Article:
10. Stolen Social Security Card

Do this every year at the end of January for everybody whose card was stolen:

If you are requesting the information on a minor child or a dependent adult please read Solution 27 http://www.idtheftcenter.org/Solutions/sn-27.html

Refer to ITRC Fact Sheet 100A for further information on more complex cases.

To report Social Security fraud: call (800) 269‑0271 or E-mail:This email address is being protected from spambots. You need JavaScript enabled to view it.  Refer also to the Social Security Administration’s website: www.ssa.gov

11: Stolen Smart Phone:

Call your service provider and have them cancel your service and report your phone missing. Treat the loss of your smartphone as you would the loss of a wallet or purse.  

12: Birth Certificate

Notify the issuing county recorder’s office of the loss. In the future, do not carry this on your person unless needed that day.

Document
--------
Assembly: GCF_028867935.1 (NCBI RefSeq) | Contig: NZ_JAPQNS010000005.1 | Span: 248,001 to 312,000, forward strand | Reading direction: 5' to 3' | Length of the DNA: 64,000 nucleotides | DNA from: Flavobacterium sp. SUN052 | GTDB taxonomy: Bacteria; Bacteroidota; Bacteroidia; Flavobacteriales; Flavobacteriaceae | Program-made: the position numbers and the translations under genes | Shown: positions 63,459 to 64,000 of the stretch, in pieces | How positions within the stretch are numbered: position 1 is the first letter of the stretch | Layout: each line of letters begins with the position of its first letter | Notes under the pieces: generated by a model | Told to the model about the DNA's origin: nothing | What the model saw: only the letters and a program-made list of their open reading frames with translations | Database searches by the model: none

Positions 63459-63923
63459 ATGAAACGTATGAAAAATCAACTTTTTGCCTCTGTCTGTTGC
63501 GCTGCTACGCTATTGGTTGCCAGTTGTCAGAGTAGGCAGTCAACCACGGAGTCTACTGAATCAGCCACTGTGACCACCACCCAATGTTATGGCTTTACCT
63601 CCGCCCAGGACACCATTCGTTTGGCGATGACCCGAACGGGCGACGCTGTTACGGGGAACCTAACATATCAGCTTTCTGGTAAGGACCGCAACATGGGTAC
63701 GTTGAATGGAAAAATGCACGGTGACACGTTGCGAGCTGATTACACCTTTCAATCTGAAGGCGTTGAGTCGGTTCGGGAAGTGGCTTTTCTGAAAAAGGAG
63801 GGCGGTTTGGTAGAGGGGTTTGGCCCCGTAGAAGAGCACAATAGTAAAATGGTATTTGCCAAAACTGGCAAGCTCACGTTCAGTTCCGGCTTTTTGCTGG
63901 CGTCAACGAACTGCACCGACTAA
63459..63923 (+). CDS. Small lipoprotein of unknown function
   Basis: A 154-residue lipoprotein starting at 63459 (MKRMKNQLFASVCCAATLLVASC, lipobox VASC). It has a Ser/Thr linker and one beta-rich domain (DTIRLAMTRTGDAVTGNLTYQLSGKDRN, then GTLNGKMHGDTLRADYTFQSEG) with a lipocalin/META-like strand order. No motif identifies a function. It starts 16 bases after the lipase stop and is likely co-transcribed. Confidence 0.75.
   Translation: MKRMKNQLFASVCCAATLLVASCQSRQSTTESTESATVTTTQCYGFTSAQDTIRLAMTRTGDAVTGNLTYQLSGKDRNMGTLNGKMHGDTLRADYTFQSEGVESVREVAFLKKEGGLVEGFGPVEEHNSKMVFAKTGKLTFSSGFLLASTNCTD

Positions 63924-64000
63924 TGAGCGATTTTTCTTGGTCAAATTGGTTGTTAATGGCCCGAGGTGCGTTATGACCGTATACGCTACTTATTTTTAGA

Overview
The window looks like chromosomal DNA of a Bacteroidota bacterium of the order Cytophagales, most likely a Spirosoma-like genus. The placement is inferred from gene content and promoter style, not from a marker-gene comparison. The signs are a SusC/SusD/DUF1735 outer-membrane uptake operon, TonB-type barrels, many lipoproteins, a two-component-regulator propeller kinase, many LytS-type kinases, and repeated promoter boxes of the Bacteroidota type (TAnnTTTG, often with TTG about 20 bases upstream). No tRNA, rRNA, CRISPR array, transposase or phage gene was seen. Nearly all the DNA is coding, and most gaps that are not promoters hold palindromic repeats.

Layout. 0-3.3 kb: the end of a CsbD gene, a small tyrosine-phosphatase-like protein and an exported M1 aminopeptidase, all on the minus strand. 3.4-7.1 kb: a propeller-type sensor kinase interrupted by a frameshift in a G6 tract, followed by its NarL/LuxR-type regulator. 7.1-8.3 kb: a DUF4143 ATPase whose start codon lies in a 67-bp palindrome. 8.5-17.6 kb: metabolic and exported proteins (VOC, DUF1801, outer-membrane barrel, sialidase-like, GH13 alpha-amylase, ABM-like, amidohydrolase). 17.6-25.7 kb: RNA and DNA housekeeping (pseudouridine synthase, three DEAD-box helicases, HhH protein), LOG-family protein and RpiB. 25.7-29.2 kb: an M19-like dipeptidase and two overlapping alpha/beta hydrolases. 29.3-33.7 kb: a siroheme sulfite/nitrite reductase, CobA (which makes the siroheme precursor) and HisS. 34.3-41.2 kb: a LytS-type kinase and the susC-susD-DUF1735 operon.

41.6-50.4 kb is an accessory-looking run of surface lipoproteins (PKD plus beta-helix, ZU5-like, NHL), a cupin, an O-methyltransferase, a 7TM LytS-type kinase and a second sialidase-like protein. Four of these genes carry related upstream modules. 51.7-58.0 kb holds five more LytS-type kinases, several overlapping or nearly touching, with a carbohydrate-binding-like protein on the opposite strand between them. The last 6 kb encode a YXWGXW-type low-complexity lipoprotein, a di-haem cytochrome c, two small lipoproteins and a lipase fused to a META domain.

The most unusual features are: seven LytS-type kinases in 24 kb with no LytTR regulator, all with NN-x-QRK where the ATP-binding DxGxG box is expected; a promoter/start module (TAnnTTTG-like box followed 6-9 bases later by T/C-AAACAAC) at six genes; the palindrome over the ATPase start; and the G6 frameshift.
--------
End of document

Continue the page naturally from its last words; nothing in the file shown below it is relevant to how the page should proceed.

13: Health insurance: Notify the medical insurance carrier immediately. Request a replacement policy number.

14: Auto insurance/AAA: Notify the insurance company immediately. You don’t want someone using your information in the event of an accident. Request a replacement policy number.

Other Items:

Tips for Dealing with the Authorities and Financial Institutions:

Preventative Tips:

This fact sheet should not be used in lieu of legal advice. Any requests to reproduce this material, other than by individual victims for their own use, should be directed to This email address is being protected from spambots. You need JavaScript enabled to view it..